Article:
IANS , New Delhi/Kathmandu: Even as Indian publishers are grappling with a budget proposal of 5 per cent customs duty on imported books, in neighbouring Nepal a 10 per cent duty on imported titles has left publishers, booksellers and students reeling, as Kathmandu imports over 80 per cent of its books from India.
A few days after the Nepal government on May 29 announced a 10 per cent duty on imported books, publishers stopped picking up books at the Nepal customs point in protest and have demanded that the move be rolled back. With no text books coming in to Nepal, the student community has been affected the most, say publishers.
“Around 80-90 per cent of books in Nepal are imported, and most of it from India. Now the students, including those in Classes 10 and 11, are not getting text books on time. The National Booksellers’ and Publishers’ Association of Nepal (NBPAN) has decided not to import any books in protest. We import 90-95 per cent of academic and text books from India,” a noted book seller in Kathmandu told IANS on phone, declining to be named.
According to Madhab Maharjan, Advisor to NBPAN and owner of Mandala Book Point in Kathmandu, the 10 per cent customs duty will attract other taxes, like the cost, insurance and freight tax and other charges, further pushing up the price of imported books.
Books all over the world are sold at the printed price. With the customs duty and the added charges, it is going to be difficult to sell imported books to academic institutions, libraries and students,” Maharjan told IANS over phone from Kathmandu.
He said they have requested the KP Sharma Oli government to remove the tax. “We have a long tradition of importing books from India. Religious books were imported from Benaras in the 20th century. Now the import of books is restricted to New Delhi,” said Maharjan, adding that scholars, academics and experts are raising their voices in protest against the move through the print and social media.
The 10 per cent tax will hamper the free flow of books and also affect the reading habit of students, says Maharjan. According to him, a Nepali journalist in an article in a local daily asked Finance Minister Yuba Raj Khatiwada, who is a PhD in economics, whether it was a theory of economics to impose the customs duty on books when the need was to improve the reading habits and culture of the people.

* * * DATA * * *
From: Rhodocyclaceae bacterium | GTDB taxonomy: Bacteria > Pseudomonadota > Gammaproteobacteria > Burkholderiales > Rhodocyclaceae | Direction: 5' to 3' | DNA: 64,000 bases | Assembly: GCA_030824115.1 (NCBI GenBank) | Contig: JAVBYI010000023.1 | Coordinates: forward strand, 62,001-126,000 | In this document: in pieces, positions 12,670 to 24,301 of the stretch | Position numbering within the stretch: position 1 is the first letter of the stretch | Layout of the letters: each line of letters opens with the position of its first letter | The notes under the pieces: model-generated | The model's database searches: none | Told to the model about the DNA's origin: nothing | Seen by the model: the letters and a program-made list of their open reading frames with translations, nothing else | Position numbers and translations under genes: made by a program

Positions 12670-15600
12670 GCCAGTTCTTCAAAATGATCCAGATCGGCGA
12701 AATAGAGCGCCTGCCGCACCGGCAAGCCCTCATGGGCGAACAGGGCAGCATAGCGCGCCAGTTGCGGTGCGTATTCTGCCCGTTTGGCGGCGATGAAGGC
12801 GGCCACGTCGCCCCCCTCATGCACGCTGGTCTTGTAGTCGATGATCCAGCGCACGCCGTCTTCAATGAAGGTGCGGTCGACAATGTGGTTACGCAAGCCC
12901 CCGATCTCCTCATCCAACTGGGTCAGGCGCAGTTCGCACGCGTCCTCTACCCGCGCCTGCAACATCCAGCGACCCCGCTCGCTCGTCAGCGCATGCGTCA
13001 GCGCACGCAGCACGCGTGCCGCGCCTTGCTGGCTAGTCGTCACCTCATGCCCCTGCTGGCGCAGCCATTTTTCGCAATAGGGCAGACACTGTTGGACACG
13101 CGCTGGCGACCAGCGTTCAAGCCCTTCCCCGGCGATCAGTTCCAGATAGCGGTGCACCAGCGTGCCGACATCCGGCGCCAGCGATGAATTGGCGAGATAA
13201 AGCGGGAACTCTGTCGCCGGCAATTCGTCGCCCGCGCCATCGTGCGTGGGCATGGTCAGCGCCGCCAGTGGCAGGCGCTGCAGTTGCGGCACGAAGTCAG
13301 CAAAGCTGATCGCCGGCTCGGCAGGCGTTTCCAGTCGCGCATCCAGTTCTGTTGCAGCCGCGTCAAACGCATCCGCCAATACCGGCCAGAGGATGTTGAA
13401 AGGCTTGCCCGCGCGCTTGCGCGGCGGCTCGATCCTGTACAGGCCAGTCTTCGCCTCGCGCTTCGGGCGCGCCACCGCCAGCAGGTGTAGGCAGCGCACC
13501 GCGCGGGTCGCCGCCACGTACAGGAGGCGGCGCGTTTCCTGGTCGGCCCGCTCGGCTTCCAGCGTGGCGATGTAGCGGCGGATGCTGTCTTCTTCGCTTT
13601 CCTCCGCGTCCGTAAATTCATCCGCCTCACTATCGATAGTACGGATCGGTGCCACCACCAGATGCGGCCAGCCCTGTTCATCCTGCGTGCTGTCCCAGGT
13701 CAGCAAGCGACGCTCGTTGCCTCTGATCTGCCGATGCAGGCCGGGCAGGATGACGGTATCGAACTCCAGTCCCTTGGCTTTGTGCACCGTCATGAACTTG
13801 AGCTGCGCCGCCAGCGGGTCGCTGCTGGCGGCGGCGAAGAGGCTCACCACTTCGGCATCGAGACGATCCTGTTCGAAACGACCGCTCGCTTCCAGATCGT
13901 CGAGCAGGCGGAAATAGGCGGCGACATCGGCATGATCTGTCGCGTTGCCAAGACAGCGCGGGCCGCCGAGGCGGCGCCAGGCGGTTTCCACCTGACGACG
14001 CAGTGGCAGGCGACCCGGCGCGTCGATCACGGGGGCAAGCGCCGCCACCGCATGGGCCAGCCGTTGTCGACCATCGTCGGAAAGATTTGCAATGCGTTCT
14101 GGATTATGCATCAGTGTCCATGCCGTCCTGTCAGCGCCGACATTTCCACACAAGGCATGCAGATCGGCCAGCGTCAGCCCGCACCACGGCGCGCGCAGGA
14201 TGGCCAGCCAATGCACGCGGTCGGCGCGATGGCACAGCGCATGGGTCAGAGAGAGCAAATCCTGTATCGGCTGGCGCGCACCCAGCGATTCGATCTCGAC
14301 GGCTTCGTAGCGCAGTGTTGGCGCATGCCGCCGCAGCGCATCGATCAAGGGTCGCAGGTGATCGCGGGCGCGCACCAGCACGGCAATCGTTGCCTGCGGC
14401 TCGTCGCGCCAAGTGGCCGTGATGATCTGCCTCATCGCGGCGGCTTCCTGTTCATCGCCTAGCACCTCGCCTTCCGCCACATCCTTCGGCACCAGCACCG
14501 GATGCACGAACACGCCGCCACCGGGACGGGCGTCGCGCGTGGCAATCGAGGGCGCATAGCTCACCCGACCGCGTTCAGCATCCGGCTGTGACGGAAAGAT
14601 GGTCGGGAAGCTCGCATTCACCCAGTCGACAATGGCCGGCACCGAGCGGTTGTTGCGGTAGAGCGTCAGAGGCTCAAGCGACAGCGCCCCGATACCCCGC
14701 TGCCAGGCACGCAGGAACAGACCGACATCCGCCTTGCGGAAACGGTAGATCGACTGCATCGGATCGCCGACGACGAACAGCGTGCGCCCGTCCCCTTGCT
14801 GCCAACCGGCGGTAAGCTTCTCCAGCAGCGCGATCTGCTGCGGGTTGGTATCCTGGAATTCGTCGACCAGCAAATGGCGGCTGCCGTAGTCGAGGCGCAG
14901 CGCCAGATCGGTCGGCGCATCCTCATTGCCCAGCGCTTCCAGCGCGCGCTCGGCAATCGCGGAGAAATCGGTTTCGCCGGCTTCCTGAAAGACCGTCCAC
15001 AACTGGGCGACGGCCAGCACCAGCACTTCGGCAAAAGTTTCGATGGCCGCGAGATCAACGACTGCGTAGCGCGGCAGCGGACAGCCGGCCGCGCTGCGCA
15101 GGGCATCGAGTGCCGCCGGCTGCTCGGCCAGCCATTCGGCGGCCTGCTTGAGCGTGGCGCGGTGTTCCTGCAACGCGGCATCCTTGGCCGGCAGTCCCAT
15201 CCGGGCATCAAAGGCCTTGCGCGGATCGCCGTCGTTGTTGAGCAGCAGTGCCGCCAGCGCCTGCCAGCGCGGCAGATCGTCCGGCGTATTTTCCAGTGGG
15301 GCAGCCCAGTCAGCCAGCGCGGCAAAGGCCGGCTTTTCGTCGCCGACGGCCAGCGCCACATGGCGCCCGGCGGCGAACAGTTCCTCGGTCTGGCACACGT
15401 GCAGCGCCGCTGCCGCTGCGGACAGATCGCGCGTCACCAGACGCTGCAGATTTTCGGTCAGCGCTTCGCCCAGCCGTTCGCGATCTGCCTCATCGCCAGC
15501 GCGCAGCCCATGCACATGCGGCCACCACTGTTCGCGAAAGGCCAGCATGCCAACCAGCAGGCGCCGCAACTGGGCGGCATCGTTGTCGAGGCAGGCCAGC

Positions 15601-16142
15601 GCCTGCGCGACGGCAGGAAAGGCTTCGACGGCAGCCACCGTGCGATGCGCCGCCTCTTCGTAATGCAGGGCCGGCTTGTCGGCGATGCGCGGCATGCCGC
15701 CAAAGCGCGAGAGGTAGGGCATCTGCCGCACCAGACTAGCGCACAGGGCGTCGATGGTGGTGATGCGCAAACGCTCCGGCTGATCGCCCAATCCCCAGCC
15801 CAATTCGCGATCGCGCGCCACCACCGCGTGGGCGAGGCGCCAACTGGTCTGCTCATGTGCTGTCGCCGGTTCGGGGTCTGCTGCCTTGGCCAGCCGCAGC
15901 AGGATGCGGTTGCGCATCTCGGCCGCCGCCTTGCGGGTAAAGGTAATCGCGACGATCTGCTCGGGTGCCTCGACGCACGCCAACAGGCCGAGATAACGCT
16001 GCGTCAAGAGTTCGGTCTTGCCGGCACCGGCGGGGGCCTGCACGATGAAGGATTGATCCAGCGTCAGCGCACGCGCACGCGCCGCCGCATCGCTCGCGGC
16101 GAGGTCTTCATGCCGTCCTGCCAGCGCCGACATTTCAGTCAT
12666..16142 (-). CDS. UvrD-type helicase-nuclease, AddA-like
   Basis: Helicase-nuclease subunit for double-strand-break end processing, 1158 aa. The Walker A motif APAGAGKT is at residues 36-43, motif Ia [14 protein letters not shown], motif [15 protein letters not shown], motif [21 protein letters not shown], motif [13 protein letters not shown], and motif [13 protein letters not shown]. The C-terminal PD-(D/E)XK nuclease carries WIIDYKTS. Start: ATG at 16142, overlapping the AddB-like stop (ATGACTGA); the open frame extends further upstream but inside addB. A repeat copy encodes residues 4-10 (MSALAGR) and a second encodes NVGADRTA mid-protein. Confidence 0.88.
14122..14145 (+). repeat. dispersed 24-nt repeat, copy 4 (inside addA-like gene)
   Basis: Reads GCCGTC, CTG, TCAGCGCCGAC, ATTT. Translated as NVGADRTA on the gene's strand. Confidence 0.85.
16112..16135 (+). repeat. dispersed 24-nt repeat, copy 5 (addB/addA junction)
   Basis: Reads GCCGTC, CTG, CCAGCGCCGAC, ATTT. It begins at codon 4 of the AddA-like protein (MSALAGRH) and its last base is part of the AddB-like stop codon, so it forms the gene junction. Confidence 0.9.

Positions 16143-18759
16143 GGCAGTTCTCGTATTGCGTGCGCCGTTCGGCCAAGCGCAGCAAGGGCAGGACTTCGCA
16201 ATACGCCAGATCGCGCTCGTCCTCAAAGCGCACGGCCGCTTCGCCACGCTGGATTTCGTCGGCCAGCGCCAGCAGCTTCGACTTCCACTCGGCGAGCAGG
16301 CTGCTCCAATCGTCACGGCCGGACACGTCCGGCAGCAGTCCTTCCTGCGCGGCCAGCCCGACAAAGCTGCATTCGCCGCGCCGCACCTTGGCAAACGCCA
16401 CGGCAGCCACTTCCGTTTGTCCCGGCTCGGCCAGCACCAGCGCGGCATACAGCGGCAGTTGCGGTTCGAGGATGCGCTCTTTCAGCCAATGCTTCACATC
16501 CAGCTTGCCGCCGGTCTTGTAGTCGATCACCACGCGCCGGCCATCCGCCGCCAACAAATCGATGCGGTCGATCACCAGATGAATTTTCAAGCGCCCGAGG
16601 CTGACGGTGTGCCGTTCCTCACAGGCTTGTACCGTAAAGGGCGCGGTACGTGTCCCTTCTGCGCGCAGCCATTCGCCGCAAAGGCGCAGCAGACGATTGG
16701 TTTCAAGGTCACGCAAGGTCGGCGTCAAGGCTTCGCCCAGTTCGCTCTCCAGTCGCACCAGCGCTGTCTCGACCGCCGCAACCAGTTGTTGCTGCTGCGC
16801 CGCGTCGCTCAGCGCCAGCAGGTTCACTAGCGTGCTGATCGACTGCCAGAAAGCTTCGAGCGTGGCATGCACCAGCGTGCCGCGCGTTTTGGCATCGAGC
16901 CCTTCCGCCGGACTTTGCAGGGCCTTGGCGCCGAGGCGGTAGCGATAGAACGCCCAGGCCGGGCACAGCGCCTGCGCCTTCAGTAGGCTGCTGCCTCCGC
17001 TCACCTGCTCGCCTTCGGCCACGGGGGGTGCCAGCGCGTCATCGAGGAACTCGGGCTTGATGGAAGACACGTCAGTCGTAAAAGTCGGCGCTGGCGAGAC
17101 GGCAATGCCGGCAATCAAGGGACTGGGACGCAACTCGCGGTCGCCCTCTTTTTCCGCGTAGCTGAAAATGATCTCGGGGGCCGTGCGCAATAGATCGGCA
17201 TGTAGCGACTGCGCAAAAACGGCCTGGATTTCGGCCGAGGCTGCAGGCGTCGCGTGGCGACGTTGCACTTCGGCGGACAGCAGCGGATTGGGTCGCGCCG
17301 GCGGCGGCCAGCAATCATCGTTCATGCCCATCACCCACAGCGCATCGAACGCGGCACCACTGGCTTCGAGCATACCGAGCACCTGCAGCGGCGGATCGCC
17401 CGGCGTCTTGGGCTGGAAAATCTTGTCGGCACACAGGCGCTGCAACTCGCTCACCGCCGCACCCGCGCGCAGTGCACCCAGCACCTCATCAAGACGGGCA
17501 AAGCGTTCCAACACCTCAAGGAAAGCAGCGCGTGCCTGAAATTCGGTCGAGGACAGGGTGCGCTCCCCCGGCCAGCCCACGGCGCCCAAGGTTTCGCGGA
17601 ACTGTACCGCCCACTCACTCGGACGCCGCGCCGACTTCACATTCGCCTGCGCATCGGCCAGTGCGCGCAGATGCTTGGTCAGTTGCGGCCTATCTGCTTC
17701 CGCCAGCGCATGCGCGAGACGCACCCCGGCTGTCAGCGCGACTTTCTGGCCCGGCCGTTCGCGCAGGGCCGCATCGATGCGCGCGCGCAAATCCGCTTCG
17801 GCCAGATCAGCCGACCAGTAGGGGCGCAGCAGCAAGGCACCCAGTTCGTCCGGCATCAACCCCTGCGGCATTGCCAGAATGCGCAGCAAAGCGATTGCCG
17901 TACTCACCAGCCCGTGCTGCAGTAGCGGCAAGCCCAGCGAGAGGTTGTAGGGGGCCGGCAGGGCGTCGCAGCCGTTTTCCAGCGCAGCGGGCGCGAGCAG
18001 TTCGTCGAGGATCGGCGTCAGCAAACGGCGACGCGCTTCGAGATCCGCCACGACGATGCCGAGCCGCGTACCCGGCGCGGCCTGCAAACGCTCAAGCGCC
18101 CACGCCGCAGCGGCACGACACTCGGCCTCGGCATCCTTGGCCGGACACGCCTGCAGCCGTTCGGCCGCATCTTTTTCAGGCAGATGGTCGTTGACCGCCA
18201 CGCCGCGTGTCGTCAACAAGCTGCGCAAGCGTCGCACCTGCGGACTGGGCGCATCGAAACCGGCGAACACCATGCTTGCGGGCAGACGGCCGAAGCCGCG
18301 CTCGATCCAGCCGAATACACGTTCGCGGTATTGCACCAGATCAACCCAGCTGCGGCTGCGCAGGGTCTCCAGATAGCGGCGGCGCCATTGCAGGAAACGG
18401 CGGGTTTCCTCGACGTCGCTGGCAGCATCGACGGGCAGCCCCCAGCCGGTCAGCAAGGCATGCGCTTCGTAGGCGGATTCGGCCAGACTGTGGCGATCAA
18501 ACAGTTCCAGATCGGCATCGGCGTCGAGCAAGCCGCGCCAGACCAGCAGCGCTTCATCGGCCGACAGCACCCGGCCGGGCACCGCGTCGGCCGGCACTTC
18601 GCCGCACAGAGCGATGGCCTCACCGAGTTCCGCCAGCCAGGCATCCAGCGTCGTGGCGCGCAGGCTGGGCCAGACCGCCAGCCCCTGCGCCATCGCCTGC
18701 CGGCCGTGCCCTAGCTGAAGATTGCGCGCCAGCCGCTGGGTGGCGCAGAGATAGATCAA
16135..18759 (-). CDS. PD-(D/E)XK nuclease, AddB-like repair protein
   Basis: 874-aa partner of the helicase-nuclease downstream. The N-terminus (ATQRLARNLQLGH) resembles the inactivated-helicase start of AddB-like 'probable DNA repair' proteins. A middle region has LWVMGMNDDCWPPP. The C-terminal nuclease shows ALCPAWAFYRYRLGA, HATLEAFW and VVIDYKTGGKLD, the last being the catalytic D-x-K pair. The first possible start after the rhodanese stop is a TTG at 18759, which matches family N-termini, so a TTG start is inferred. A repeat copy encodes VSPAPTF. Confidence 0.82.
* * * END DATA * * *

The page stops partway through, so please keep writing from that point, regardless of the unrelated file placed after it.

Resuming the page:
The reason for stopping the books at the customs point was because “as soon as we import we will have to increase the price, and secondly the old stocks have to be sold at the old price”.
“Thus there will be two prices of the book in one book store. This will create misunderstanding with students, readers, scholars, researchers and academics at large with whom we have to deal with everyday,” Maharjan said.
He added: “We do not want any one taking undue advantage of the situation, including politically motivating the students. Thus we have opted for this move not to import books till we come to a final decision.”
According to him, the onset of the digital era has hit book sellers and publishers. “There are not many book shops left, and with moves like this book sellers may not survive for long.”
Many Nepali publishers print their books in India and earlier would have to pay 15 per cent tax. “Now they are asked to pay 10 per cent duty on total imports. The earlier system was better to protect the local industry,” Maharjan said.
The number of students pursuing higher education in Nepal under Management, Humanities, Science and Education stands at around 400,000, and they would be directly hit by the duty on books imported from India.
According to Maharjan if India revokes the 5% duty on imported books the move “may help to revoke 10 per cent duty in Nepal too”.
KPR Nair, Managing Director Konark Publishers in Delhi, said Indian publishers are aware of the situation in Nepal and are trying to help. “They have asked for our help, and we are going to help them,” Nair, a veteran in the publishing industry, told IANS.